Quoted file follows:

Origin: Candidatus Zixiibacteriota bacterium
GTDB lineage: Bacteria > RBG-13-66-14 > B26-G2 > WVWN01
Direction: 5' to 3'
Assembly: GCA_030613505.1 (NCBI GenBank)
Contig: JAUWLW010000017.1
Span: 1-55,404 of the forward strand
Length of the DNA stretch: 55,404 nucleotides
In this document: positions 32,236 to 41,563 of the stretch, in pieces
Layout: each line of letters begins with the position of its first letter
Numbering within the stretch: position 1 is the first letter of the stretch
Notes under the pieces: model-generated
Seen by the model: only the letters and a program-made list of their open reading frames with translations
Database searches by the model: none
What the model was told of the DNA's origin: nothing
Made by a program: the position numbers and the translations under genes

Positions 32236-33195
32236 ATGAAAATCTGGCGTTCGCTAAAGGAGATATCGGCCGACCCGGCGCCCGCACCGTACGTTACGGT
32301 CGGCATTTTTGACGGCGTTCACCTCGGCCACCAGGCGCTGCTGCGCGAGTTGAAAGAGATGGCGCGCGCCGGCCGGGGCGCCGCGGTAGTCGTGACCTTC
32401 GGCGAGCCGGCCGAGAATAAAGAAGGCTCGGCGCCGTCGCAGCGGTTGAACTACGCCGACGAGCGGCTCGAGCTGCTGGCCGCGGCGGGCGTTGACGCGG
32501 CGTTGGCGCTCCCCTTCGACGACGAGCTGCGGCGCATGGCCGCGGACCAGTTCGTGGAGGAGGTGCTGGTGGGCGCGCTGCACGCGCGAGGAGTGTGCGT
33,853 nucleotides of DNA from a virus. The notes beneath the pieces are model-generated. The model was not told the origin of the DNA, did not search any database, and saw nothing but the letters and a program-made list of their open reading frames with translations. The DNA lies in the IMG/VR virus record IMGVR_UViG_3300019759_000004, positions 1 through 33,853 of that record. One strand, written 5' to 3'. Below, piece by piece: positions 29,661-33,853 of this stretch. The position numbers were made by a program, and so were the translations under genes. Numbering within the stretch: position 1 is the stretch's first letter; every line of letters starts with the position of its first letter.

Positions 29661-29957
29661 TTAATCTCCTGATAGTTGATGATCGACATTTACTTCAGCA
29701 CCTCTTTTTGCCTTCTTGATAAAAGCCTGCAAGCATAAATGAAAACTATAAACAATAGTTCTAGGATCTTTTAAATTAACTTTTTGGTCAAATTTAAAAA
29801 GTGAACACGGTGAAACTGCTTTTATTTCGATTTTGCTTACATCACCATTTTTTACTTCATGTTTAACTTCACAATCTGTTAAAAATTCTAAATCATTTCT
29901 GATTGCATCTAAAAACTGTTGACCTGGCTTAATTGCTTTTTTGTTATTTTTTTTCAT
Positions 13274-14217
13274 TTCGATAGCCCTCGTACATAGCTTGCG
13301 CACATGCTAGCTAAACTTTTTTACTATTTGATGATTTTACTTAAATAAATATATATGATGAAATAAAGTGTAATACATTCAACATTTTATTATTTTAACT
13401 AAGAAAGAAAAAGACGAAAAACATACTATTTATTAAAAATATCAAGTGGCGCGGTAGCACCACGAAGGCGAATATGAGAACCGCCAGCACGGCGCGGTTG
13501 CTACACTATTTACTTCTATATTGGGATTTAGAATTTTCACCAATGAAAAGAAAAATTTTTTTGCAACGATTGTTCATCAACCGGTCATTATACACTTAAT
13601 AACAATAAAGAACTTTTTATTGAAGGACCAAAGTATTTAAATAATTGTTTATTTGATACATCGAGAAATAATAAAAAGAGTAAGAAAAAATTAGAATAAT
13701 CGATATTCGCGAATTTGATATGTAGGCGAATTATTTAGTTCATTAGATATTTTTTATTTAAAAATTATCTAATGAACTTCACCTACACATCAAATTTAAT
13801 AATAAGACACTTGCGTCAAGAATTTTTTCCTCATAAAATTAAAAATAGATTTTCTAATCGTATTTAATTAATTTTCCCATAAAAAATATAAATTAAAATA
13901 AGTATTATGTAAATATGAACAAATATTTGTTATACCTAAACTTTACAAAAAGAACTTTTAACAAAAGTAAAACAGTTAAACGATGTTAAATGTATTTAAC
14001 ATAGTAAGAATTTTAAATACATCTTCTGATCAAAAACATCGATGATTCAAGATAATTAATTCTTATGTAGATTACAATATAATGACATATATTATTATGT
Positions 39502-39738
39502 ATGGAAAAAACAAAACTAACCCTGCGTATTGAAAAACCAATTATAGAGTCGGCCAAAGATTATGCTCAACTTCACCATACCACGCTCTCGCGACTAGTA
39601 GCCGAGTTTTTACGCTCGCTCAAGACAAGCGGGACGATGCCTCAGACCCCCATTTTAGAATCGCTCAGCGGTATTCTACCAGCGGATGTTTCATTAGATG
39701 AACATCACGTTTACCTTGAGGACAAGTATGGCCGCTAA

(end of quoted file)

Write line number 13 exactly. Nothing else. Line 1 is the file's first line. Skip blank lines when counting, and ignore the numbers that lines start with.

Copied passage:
Database searches by the model: none